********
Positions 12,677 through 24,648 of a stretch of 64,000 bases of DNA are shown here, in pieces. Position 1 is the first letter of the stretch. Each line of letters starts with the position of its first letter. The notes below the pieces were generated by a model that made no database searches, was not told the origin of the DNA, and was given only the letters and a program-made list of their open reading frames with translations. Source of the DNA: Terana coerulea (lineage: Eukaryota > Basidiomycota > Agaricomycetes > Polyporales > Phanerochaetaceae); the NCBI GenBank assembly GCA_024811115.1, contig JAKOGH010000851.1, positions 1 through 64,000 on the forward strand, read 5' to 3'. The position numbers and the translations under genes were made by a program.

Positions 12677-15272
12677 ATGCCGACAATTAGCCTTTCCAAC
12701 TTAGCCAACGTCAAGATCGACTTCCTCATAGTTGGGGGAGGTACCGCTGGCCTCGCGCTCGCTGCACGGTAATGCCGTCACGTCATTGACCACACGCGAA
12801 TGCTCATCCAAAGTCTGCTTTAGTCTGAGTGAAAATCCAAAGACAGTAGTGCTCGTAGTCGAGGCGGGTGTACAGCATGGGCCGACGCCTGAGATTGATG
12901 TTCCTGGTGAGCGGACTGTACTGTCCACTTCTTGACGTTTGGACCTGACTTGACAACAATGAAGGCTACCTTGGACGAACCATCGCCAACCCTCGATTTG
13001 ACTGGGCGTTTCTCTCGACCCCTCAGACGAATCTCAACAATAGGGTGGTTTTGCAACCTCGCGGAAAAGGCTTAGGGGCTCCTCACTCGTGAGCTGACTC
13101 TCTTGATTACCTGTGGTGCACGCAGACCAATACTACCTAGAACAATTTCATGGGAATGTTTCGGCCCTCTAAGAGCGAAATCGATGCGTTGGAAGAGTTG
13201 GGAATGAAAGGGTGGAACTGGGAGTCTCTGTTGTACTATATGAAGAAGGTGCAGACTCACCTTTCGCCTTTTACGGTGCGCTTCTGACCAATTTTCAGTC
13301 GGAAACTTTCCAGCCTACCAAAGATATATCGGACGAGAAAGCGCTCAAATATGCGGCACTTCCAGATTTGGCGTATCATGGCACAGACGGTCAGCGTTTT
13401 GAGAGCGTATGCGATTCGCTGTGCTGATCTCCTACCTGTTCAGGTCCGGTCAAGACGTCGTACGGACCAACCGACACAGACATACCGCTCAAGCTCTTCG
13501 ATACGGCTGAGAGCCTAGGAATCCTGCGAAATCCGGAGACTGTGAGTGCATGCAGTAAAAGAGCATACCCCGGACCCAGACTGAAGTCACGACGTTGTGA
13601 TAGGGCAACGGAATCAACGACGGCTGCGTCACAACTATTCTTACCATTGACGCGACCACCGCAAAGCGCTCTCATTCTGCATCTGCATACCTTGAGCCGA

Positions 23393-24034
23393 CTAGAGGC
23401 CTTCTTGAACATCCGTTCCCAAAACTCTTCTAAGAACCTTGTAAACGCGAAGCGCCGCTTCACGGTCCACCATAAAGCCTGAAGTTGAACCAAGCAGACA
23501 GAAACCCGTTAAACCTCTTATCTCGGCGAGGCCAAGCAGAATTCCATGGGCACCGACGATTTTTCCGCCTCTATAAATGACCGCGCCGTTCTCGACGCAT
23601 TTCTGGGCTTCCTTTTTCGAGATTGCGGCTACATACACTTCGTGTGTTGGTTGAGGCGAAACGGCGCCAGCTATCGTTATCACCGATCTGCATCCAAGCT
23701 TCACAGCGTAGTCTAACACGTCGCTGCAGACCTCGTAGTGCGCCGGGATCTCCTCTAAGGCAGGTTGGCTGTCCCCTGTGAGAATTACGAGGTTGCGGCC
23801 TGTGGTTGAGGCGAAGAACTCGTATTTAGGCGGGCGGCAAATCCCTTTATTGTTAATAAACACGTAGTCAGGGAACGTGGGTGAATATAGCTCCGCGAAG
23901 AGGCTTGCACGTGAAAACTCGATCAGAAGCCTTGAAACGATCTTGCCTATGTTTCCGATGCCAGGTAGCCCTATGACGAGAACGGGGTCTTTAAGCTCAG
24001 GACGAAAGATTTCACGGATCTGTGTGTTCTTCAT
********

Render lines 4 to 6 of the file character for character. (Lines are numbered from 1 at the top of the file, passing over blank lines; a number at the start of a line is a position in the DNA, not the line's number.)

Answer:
12701 TTAGCCAACGTCAAGATCGACTTCCTCATAGTTGGGGGAGGTACCGCTGGCCTCGCGCTCGCTGCACGGTAATGCCGTCACGTCATTGACCACACGCGAA
12801 TGCTCATCCAAAGTCTGCTTTAGTCTGAGTGAAAATCCAAAGACAGTAGTGCTCGTAGTCGAGGCGGGTGTACAGCATGGGCCGACGCCTGAGATTGATG
12901 TTCCTGGTGAGCGGACTGTACTGTCCACTTCTTGACGTTTGGACCTGACTTGACAACAATGAAGGCTACCTTGGACGAACCATCGCCAACCCTCGATTTG